The APA's New Multicultural Guidelines
The APA adopts new psychology guidelines for serving the culturally diverse.
Posted Dec 28, 2017
In 2002, in response to the need for the profession of psychology to integrate awareness, knowledge, and skills of the cultural dynamics that present themselves in a person’s mental health, the American Psychological Association developed Guidelines on Multicultural Education, Training, Research, Practice, and Organizational Change. These were part of a 22-year endeavor to help our profession reflect knowledge and skills needed in the midst of “dramatic, historic sociopolitical changes in U.S. society,” as well the increasingly diverse range of clients entering therapy.
The initial guidelines were largely influenced by the work of Derald Wing Sue, Thomas Parham, and Allen Ivey. The Task Force, a committed group of scholars affiliated with APA Division 17 (Counseling Psychology) and Division 45 (Society for the Psychological Study of Culture, Ethnicity and Race), represented the writing team for the monumental document. These included Ivey, Nadya Fouad, Patricia Arredondo, and Michael D’Andrea.
In 2017, the APA's Monitor on Psychology explores how the organization’s Council of Representatives have adopted an updated set of ethical guidelines “Multicultural Guidelines: An Ecological Approach to Context, Identity, and Intersectionality,” which aims to help psychologists understand and apply knowledge related to a person’s cultural identities and background.
The current Task Force Members Caroline S. Clauss-Ehlers of Rutgers, The State University of New Jersey, David A. Chiriboga of the University of South Florida, Scott J. Hunter of the University of Chicago, Gargi Roysircar Sodowsky of Antioch University New England and Pratyusha Tummala-Narra of Boston College developed the new guidelines, which have jumped from six to ten and are listed below:
Guideline 1. Psychologists seek to recognize and understand that identity and self-definition are fluid and complex and that the interaction between the two is dynamic. To this end, psychologists appreciate that intersectionality is shaped by the multiplicity of the individual’s social contexts.
Guideline 2. Psychologists aspire to recognize and understand that as cultural beings, they hold attitudes and beliefs that can influence their perceptions of and interactions with others as well as their clinical and empirical conceptualizations. As such, psychologists strive to move beyond conceptualizations rooted in categorical assumptions, biases, and/or formulations based on limited knowledge about individuals and communities.
Guideline 3. Psychologists strive to recognize and understand the role of language and communication through engagement that is sensitive to the lived experience of the individual, couple, family, group, community, and/or organizations with whom they interact. Psychologists also seek to understand how they bring their own language and communication to these interactions.
Guideline 4. Psychologists endeavor to be aware of the role of the social and physical environment in the lives of clients, students, research participants, and/or consultees.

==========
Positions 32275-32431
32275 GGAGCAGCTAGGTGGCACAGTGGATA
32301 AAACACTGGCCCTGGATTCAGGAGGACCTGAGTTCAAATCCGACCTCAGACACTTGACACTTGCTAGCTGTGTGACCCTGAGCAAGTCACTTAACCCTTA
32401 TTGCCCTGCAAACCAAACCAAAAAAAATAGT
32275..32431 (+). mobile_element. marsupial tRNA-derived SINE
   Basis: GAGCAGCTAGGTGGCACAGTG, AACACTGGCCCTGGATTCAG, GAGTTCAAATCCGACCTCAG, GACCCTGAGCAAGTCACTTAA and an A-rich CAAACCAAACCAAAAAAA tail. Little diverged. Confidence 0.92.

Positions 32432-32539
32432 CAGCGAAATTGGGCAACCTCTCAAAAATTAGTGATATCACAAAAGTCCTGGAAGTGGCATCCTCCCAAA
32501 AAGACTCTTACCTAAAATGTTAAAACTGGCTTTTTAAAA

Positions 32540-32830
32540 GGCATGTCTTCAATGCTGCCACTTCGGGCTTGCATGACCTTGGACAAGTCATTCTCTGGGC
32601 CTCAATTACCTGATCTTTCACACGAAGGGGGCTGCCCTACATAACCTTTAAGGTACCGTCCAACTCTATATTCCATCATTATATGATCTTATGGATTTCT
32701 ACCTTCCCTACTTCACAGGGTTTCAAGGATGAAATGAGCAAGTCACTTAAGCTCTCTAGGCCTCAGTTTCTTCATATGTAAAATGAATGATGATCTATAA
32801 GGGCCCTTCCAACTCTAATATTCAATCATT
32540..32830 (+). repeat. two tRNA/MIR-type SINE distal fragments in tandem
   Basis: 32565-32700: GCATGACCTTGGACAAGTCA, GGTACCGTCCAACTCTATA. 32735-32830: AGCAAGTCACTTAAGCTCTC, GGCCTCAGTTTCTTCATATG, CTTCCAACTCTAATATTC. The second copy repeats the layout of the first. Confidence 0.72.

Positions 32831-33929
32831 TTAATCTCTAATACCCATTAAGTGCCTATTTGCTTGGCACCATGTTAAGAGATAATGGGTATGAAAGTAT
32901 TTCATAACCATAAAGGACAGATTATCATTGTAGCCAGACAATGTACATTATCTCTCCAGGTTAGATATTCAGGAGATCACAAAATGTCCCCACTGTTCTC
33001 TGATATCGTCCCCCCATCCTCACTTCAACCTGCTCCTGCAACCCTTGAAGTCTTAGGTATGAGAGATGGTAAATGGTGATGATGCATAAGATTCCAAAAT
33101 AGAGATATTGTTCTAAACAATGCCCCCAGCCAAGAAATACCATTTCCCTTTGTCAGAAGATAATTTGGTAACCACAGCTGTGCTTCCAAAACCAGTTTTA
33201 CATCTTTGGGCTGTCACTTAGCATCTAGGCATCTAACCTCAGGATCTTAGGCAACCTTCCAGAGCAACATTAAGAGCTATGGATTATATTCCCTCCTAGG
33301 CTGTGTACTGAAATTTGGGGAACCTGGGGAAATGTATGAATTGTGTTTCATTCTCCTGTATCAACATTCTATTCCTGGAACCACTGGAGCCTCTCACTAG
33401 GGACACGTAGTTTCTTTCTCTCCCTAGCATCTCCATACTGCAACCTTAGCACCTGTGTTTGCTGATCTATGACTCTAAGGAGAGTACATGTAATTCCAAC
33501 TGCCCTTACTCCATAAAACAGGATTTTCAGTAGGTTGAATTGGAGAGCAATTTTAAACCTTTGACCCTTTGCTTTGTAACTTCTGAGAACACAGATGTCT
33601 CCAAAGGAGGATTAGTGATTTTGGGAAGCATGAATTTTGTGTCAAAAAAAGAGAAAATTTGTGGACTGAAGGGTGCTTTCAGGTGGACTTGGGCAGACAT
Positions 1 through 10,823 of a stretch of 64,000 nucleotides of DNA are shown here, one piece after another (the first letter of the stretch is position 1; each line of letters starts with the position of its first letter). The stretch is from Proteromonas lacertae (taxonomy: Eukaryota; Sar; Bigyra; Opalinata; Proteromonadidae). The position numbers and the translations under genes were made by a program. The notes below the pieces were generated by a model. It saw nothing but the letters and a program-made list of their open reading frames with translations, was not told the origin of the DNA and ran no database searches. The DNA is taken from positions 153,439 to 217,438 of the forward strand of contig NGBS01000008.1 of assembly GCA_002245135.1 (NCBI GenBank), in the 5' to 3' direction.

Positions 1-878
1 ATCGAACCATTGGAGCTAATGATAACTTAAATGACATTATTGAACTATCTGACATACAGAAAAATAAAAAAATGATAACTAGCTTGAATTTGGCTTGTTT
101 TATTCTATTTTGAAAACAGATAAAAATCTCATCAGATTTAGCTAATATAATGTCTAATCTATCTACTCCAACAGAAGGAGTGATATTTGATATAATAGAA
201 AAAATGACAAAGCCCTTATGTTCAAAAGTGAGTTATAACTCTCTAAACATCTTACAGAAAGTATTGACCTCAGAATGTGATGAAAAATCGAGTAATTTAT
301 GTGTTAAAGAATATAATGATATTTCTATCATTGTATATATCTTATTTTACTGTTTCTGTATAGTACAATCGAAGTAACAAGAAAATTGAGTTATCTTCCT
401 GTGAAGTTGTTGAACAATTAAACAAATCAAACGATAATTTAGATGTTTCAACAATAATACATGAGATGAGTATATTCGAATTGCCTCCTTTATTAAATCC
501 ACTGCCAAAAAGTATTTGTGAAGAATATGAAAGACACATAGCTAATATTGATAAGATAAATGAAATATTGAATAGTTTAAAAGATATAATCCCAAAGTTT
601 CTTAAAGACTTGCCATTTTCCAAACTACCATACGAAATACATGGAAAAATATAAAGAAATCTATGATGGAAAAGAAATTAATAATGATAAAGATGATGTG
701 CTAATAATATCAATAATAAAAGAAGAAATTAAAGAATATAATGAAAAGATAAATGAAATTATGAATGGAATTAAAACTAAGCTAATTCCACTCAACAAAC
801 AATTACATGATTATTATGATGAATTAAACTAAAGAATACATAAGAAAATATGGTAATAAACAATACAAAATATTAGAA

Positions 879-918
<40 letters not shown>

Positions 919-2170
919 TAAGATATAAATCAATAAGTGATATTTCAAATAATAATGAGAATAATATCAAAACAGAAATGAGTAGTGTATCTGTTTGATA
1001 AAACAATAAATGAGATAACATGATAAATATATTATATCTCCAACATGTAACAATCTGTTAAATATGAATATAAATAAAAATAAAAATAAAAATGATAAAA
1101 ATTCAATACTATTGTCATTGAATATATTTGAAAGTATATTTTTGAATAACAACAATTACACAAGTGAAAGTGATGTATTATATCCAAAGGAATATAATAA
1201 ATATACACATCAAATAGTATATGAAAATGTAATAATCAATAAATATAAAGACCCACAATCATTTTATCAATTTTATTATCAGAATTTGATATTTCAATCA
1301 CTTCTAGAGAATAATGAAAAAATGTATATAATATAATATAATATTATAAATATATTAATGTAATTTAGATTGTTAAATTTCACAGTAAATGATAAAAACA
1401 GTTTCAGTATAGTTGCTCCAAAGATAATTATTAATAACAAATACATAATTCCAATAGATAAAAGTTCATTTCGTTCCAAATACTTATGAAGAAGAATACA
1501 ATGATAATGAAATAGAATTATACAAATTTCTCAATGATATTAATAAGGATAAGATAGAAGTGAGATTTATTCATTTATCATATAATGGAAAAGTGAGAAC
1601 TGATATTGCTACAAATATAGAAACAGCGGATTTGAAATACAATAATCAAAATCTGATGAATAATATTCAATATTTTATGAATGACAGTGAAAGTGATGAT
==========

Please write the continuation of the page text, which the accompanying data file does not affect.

Guideline 5. Psychologists aspire to recognize and understand historical and contemporary experiences with power, privilege, and oppression. As such, they seek to address institutional barriers and related inequities, disproportionalities, and disparities of law enforcement, administration of criminal justice, educational, mental health, and other systems as they seek to promote justice, human rights, and access to quality and equitable mental and behavioral health services.
Guideline 6. Psychologists seek to promote culturally adaptive interventions and advocacy within and across systems, including prevention, early intervention, and recovery.
Guideline 7. Psychologists endeavor to examine the profession’s assumptions and practices within an international context, whether domestically or internationally based, and consider how this globalization has an impact on the psychologist’s self-definition, purpose, role, and function.
Guideline 8. Psychologists seek awareness and understanding of how developmental stages and life transitions intersect with the larger biosociocultural context, how identity evolves as a function of such intersections, and how these different socialization and maturation experiences influence worldview and identity.
Guideline 9. Psychologists strive to conduct culturally appropriate and informed research, teaching, supervision, consultation, assessment, interpretation, diagnosis, dissemination, and evaluation of efficacy as they address the first four levels of the Layered Ecological Model of the Multicultural Guidelines.
Guideline 10. Psychologists actively strive to take a strength-based approach when working with individuals, families, groups, communities, and organizations that seeks to build resilience and decrease trauma within the sociocultural context.
Let us know your thoughts on the new guidelines.
For more information on the American Psychological’s Association’s Multicultural Guidelines: An Ecological Approach to Context, Identity, and Intersectionality, visit APA.org.
American Psychological Association. 2017. Multicultural Guidelines: An Ecological Approach to Context, Identity, and Intersectionality. Retrieved from: http://www.apa.org/about/policy/multicultural-guidelines.pdf